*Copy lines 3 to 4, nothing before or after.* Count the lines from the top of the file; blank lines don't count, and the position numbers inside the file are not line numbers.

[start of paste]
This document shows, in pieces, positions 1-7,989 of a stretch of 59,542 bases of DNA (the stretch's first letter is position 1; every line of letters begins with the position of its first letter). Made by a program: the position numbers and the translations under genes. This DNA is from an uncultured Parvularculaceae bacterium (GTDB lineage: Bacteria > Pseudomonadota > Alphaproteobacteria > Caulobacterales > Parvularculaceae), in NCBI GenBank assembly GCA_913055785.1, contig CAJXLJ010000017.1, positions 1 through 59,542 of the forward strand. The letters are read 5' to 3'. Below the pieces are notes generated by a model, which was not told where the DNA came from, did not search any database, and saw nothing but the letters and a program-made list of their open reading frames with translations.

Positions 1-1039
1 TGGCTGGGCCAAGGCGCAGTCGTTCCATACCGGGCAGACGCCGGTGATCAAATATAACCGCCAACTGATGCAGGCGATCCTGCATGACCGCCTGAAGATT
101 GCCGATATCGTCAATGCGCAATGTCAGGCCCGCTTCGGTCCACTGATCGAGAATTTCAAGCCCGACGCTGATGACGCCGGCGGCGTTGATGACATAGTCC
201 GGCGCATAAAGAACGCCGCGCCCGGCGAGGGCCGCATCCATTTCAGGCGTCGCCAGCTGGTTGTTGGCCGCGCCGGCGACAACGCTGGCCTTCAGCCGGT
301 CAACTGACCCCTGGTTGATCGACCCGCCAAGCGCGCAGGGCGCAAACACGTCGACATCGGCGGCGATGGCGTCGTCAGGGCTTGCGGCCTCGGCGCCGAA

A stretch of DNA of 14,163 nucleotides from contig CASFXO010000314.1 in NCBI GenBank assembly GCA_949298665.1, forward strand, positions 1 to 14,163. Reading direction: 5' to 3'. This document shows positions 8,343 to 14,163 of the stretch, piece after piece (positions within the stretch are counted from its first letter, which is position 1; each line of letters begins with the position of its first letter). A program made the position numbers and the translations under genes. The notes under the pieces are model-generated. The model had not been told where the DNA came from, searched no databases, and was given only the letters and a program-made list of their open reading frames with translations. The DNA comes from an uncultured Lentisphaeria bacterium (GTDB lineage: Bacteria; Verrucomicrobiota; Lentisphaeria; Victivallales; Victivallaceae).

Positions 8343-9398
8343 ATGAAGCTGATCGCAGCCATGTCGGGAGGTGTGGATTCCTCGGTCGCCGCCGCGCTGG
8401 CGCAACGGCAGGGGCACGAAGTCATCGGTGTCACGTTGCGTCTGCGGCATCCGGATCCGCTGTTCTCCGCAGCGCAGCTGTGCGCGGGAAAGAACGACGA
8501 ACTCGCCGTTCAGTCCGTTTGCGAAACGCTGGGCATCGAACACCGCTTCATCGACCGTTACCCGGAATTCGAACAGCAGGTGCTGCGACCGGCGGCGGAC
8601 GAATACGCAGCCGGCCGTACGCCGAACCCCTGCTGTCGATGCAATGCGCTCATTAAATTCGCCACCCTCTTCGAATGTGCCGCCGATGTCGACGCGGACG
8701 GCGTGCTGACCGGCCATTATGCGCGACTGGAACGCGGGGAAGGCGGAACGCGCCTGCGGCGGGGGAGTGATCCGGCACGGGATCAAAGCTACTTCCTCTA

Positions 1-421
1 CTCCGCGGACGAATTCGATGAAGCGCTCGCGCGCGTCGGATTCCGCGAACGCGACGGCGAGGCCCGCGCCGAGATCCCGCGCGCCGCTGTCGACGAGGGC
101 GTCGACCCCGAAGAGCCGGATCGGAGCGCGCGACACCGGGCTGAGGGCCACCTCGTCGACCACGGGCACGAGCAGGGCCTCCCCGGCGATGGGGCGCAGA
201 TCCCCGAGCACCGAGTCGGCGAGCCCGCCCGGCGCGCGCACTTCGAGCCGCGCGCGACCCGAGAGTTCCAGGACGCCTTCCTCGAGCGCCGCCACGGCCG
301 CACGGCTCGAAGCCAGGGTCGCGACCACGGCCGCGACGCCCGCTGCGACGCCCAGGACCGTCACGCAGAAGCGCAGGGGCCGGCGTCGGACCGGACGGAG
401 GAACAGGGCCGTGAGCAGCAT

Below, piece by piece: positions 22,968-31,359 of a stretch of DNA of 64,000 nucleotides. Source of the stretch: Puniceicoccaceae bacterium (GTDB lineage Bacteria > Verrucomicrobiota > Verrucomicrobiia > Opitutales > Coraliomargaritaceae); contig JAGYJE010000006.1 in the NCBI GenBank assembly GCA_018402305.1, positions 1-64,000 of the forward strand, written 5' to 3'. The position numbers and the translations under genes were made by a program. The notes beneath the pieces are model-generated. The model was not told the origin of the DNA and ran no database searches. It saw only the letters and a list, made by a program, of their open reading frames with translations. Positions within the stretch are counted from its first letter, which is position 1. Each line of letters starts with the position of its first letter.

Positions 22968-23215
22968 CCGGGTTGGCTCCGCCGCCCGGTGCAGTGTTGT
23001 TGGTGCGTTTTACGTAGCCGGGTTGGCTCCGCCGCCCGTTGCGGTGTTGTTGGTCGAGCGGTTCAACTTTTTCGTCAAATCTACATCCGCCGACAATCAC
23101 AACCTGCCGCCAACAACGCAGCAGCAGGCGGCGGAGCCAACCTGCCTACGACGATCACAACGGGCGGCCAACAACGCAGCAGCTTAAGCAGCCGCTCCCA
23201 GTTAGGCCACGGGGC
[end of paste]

1 TGGCTGGGCCAAGGCGCAGTCGTTCCATACCGGGCAGACGCCGGTGATCAAATATAACCGCCAACTGATGCAGGCGATCCTGCATGACCGCCTGAAGATT
101 GCCGATATCGTCAATGCGCAATGTCAGGCCCGCTTCGGTCCACTGATCGAGAATTTCAAGCCCGACGCTGATGACGCCGGCGGCGTTGATGACATAGTCC